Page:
The Chocolate Squirrel /Written by Janice Tindle

It was a warm, sunny Spring day. Easter had come and gone and the neighbors had all put their trash out for pick up. It was not uncommon for the crows to poke through plastic trash bags and this reason, an ordinance was in effect to put trash out in the morning. However, there was trash out before the scheduled time. So it came as no surprise to me when the crows got into my neighbor’s plastic bag. They pulled out all manner of things, taking what they wanted and leaving the rest. They chose to leave behind one very large chocolate rabbit. Why it was in the trash is a mystery, but it did not escape the notice of one very curious squirrel. As I sat watching from my living room window, I saw the squirrel eyeing the rabbit. First, he poked at it and ran away. Then he was back. Perhaps he wanted to make sure it was dead. It had a yellow ribbon around it’s neck. He went for that first and disappeared. Soon he was back and started to taste the rabbit.

Yowza! What was this sweet delight? He jumped up and down with excitement! The squirrel had discovered the joys of chocolate! Sweet bliss! He had no idea that nuts came chocolate covered, that surely would have blown his little mind! He took another taste of the chocolate. This was too good to be true! Now, I don’t know if he had fallen in love with the chocolate or the rabbit, but he was going to have it at all costs! I watched him try to carry the rabbit off with him! Not only was it twice as big, it was all slippery because it had been laying on the warm asphalt driveway. The squirrel was getting covered in chocolate! But his perseverance was paying off, for he had nearly made it across the street when a car came up the hill. What to do? The squirrel was erect and panicked, leave this treasure, this warm delectable or die with it? He was frozen in indecision! Finally, as if jarred from his hypnotic enticement, he came to his senses and ran to the safety of my yard as the car sped by running over his beloved rabbit leaving only chunks in a brown puddle of dreams. I swear to you that when he saw what the car had done, I actually saw his shoulders drop and his head bow low. He stood motionless for a minute deciding his next move. Then he gingerly made his way out to the street and began to retrieve his mangle mess. Was the dream over? Would it taste the same?It DID!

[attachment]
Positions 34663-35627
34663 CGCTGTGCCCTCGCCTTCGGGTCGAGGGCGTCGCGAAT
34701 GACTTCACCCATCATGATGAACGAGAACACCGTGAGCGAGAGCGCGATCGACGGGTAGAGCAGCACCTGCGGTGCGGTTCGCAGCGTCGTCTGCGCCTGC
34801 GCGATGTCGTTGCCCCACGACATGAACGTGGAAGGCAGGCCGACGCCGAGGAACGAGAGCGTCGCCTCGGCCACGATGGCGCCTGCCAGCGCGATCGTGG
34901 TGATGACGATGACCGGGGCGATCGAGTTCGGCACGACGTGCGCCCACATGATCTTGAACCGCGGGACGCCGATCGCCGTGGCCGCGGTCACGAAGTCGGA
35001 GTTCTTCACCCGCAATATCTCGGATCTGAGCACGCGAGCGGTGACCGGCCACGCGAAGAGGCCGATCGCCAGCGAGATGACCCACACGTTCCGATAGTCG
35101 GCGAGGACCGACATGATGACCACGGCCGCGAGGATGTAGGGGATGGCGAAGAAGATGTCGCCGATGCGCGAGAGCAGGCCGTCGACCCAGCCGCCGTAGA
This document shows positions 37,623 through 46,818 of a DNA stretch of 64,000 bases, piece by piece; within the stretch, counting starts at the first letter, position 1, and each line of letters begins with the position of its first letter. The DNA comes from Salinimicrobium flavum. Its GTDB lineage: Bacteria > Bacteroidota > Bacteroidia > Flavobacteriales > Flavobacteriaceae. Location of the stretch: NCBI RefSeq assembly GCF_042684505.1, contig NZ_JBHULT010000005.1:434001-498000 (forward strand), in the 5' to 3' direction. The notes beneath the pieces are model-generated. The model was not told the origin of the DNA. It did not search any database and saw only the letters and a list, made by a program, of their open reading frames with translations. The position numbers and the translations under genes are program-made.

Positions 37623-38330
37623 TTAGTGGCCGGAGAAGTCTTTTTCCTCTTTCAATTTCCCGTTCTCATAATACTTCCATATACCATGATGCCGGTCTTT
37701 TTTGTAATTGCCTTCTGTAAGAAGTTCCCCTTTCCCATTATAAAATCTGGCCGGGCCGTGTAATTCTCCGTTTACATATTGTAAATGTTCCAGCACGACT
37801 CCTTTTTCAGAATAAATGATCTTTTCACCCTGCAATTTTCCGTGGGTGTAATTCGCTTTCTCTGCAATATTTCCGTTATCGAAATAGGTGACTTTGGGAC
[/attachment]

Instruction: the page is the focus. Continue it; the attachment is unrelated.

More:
He began to gather all the pieces to the other side of the road. Unfortunately, more cars came and he was forced to repeat this ordeal several times. All the while getting more covered in chocolate, eating as he went and experiencing the joy we humans know that makes all large troubles small ones! He was now into a full on sugar buzz, jumping and dancing around in some weird kinetic dance, flipping himself up, over and around my neighbor’s split rail fence.

After all the pieces were safely across the street, he made the greedy little choice to try and collect the melted chocolate in the street. But how? There was only one way, EAT! And eat FAST! By this time I felt sure I was going to witness death by chocolate one way or another, but having thoroughly saturated himself, he set off to take the pieces to his home. He was almost comatose by now, and with each trip he took longer and longer to return. He was wobbling and swaying like a sailor out on leave from a year at sea. I don’t know how he did it, but he got all the pieces during that long,warm Spring day. Exhausted, he left behind a chocolate trail from street to post to rail. In one last attempt, he stumbled over to the chocolate puddle in the middle of the street and looked down at it like a he was leaving behind the treasure of the Sierra Madras. He hung his head to sigh with regret, resigning himself that the spoils were no more and turned toward home.

He was just an ordinary gray squirrel living in the suburbs and on this one day he found the mother load. And only I was there to tell the tale.


NOTICE: NOTHING, and I mean NOTHING, from my website may be use without a request in writing to me. Permission, if granted, will be done in writing. Failure to do so will result in possible prosecution. I am the sole owner of my words and at point of publication on this site it is copyrighted as mine. - copyright 2012 Janice Tindle In 2010, I suffered a traumatic brain injury and other injuries when hit by an under insured driver. It changed my life. I now live with Dystonia, a rare and painful neurologal disorder that causes involuntary muscle spasms and abnormal posturing. There is no treatment or cure. The best one can do is treat the symptoms. You can learn more at I try to write about people and things that help and inspire my readers. You can find more of my story by going to I am also on Facebook, where I have five pages, Pain Brain -Anti- Inflammatory Foods, Brain Tears, The Positive Posters Page, Traumatic Brain Injury Resources Page, Janice Tindle- Writer. I am also on Twitter and LinkedIn. Simply Google my name and my published articles should appear. I've been published in Fearless Caregiver, Today's Caregiver, TBI Hope and Inspiration Magazine, The, and several other publications. I am currently a caregiver for my dear mother. My hope is to someday finish my books, "Get Back Up!" and "Galicia's Granite" during my mother's lifetime. Your interest in my care, recovery and writing is greatly appreciated. Thank you. Comments are welcome.
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